Surprisingly buoyant data
Rightmove says its whole-of-market view shows some surprisingly buoyant data, especially when considering the expected loss of market momentum caused by the end of the stamp duty tax holiday. The rise of 0.5% in the average price of property coming to market is being fuelled by both a shortage of supply, with fewer new sellers coming to market, and increased demand, with all of the website’s indicators of buyer activity being ahead of the same period last year. Tim Bannister, Rightmove’s director of property data, said: “Last year, the market was unexpectedly buoyed by buyers’ determination to move and satisfy their new lockdown-induced housing needs. We may well be seeing a continuation of that this year. Rightmove’s early 2021 buyer data shows that despite the imminent end of the stamp duty incentive, all of the key buyer metrics are ahead of early 2020, itself an active period as the market was boosted by the post-election ‘Boris bounce’.” He added: “As well as the current lockdown motivating buyer demand again, the restrictions have also been a factor in limiting new supply, leading to some modest upwards price pressure. These are strong signs that new buyer demand is not facing a cliff-edge after March 31. It remains to be seen if this momentum will be enough to make up for the removal of the stamp duty savings that are benefitting many buyers and have been adding a sense of urgency to the whole market.” Rightmove’s latest analysis revealed that of those buyers who agreed on a purchase during the month the stamp duty announcement was made in July last year, one in five are still stuck in the logjam, more than six months later. This is double the proportion of the previous year, when only one in ten purchases that were agreed in July 2019 were still waiting to complete at this time last year. This means that even someone who agreed on a purchase the day after the stamp duty holiday was announced could still miss out on stamp duty savings if the deadline isn’t extended. Throughout January, buyer demand was ahead of the same period in 2020 and is even stronger in all key metrics for the first week in February compared to a year ago. The pipeline for future sales is also looking strong, with the number of prospective buyers sending enquiries to estate agents up by 18%, and the number of visits to Rightmove up by 45%. This is helping to keep prices edging upwards despite the current economic challenges. The ‘second-stepper’ and ‘top of the ladder’ sectors with three bedrooms or more – those most likely to be facing the challenges of juggling home-schooling, work and daily life – have seen 25% fewer new listings between them. By contrast, properties with two bedrooms or fewer are only down by 16%. “So far in 2021 home-schooling has taken priority over home-selling for some people,” Bannister said. “Family properties are suffering most, with the difficulty of preparing a property for marketing and viewings while it’s in use and occupied 24/7 by the whole family likely to give you cause to delay.” “Ironically, whilst it’s too late for the stamp duty holiday, there are good reasons to come to market now, especially if selling a property suitable for a family. There are more possible buyers looking and fewer suitable alternatives to divert their attention away from yours. An early start to the selling process will also help to get you sold, moved, and settled in before the new school year.” He added: “With the current speed of the vaccine roll-out, that new school year will hopefully be spent in schools and out of the home, but many of the other new needs for more space both indoors and out will remain.” To improve your chances of selling for the best possible price, and in the quickest possible timeframe, it’s vital that you work with an experienced local estate agent. If you want to find out more about selling a home in Peterborough and other parts of Cambridgeshire over the next few months, please get in touch with us here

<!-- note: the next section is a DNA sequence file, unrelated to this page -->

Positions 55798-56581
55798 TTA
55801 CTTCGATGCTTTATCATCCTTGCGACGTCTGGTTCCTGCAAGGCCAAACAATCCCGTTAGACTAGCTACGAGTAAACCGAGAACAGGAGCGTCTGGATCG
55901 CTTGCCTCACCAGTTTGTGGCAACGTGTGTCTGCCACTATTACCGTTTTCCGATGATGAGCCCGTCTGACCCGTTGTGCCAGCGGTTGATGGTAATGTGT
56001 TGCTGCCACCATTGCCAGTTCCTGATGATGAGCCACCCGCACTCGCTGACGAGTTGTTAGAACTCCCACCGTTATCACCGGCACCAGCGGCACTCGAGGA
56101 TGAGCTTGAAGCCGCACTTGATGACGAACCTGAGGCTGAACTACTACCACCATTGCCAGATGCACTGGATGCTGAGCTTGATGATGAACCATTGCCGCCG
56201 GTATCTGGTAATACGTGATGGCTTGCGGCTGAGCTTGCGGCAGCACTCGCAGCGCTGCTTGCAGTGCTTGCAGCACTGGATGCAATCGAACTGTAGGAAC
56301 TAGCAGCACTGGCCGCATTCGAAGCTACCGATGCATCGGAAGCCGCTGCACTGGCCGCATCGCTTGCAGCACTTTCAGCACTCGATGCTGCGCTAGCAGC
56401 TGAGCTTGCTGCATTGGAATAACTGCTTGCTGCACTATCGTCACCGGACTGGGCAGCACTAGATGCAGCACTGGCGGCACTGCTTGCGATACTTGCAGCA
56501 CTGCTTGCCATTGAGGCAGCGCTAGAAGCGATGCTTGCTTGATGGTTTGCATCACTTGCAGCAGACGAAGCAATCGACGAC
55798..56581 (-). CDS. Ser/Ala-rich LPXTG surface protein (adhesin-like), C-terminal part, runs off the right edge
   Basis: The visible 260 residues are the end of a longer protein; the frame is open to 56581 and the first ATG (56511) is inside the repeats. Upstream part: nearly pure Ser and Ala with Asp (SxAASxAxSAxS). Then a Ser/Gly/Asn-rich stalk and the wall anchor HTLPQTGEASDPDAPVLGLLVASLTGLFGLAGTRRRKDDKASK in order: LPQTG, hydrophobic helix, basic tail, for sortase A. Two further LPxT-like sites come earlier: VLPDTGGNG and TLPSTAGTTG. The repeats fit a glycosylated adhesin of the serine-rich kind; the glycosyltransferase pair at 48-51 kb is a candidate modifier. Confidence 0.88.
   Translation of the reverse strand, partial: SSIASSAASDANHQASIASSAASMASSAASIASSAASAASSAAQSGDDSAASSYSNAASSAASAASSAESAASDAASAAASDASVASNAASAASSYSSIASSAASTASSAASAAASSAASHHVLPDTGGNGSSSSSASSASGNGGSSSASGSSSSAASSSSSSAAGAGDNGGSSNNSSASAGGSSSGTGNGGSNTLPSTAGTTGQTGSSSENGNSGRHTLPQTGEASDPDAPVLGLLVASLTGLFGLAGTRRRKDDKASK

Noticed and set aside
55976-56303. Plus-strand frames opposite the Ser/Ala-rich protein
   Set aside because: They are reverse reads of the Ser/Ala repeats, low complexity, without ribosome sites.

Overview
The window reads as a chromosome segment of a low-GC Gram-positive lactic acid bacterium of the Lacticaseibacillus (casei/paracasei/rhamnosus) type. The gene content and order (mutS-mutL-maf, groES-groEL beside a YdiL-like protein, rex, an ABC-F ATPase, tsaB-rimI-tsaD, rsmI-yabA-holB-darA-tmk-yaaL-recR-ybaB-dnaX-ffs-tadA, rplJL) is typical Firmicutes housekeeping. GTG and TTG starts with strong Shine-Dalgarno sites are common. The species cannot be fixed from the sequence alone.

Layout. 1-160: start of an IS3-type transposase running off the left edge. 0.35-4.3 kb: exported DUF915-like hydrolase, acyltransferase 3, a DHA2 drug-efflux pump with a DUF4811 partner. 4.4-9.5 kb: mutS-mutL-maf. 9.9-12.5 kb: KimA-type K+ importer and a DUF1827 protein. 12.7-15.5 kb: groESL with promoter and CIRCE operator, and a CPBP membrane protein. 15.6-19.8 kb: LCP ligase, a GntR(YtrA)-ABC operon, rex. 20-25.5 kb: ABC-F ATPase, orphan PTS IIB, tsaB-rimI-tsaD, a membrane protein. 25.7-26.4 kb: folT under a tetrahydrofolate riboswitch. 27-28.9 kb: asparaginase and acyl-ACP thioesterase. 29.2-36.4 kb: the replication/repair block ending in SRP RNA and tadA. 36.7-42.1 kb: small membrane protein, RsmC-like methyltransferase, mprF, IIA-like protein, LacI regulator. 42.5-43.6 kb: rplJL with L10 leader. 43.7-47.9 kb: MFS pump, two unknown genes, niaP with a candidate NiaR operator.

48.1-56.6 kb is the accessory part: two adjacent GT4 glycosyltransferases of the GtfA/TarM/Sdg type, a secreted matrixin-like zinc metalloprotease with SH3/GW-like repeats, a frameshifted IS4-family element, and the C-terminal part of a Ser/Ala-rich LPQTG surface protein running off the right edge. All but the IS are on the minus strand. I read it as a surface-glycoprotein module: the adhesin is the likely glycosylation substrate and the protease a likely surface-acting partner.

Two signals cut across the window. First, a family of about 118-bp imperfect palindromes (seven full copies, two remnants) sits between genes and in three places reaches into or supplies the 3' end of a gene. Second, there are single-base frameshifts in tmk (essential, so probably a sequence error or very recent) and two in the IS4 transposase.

. You can also find out how much your home could be worth by using our instant online valuation tool